Winter Tune-Ups, by Monty Bruce
Our horses are getting long-haired and wooly, putting on their winter coats and I’m digging out heavier and heavier coats, insulated riding boots, warm chaps, and dreaming about Texas this time of year.
It’s Winter Again! What do we do with our horses? Do we put them away until we can ride outside again? If you do they will be out of shape and unresponsive, and it will take a month to get them back into shape. If we have access to an indoor arena most of them are small. What can we get done in that small of a pen? Years ago I spent a couple of winters in a very small indoor and trained several horses over the winter in a pen that was only 45 x 50. I will say, to get a lot done you have to be creative.
We have spent all summer trail riding, showing, competing, and having fun on our horse, now, since we can’t be out side and do some of their events we can really concentrate on some training over the winter. We can work on more softness and control on the body parts of our horse; getting his face, flexing, bending, and getting him to brake at the pole. Sometimes I think it can help us if we think about just playing with our horses, rather than training, keep everything laid back and relax. Just play a game with your horse”¦like, how far can I get your head down or how responsive can I get you off my leg, or how smooth and fast can I get you to back up, by just barely picking up on the reins?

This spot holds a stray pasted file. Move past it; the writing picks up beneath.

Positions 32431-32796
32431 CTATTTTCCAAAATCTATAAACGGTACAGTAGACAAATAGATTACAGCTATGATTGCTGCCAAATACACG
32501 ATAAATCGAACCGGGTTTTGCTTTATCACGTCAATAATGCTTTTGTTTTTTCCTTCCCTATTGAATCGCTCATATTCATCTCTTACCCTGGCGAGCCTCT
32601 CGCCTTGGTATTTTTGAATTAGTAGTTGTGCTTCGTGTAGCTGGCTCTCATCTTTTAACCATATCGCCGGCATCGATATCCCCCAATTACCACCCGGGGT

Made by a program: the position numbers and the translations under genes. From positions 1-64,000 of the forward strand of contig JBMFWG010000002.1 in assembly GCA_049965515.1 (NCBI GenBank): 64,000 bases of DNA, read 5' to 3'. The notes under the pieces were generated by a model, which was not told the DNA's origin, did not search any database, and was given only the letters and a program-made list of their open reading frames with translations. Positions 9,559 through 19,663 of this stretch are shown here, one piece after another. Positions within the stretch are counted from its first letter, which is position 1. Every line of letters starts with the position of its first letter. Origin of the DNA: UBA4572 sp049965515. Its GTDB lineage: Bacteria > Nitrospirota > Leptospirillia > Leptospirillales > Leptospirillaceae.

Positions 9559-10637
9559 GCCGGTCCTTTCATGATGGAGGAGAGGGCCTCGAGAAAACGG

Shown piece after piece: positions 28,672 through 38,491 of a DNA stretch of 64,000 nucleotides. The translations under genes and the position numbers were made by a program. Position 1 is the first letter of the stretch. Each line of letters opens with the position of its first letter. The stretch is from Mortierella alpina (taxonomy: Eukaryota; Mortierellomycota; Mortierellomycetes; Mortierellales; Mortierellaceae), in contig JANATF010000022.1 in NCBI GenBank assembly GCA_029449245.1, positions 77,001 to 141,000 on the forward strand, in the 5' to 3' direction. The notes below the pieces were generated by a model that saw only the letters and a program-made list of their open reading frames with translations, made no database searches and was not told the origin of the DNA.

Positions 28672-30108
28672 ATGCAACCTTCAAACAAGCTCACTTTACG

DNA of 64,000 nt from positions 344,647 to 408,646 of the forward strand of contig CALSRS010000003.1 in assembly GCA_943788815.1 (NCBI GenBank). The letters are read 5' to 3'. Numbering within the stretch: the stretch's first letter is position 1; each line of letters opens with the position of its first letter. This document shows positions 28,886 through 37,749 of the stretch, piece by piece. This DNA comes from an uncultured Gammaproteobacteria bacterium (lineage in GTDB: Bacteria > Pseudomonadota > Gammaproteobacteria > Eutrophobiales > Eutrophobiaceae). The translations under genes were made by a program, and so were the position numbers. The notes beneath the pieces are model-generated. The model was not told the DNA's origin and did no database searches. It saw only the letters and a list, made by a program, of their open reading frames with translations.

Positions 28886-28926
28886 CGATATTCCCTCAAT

We can set up some simple obstacles to help keep our horse’s attention. It gives the horse a reason for doing something. For example:
1.) Lay a log (or pole) on the floor and ask your horse to side pass directly over it, and try not to touch it with his front or rear feet. As he gets better increase the level of difficulty.
2.) Make a pole path in the shape of an L or with a 90 degree turn in it. Now try to back your horse through the path without hitting his feet on either side. This increases hip control; you must move his hip over to make the corner.
3.) Set several logs in a row. Trot over them and then back over it. Get creative setting up your trail or obstacles coarse. All of these “˜games’ keep the horse and us thinking. It also gives us something fun and specific to accomplish and is a low stress way to get our horse more responsive. Each time we ask our horse to do any of these games; remember to keep our hands softer and smoother.
4.) You can spend a lot of time working on your stops. Just at a trot. Trotting my horse in a cir- cle keeps him guessing and listening to me. Set down first, pick up the reins and if he does- n’t stop”¦.send him off again. Then ask him again; Repetition, Repetition, Repetition, until you get a good one.
5.) Work on neck reining you horses around the pen, this way and that. Lay the rein on his neck and give him a moment to respond. If he doesn’t pull him with the inside rein and bump him with the outside leg.
If you are in a small pen we can keep all these exercises very small, which will help keep our hands soft and slow and make our horses quiet and relaxed. Even if we only have 15 minutes a day in a very small space to ride, we can do our horses a lot of good. We can keep them thinking and responsive, and improve their training if we get a little creative.
Good luck and God Bless
[Written by Monty Bruce & published in Performance Horse Digest, Volume 2, Issue 1.]
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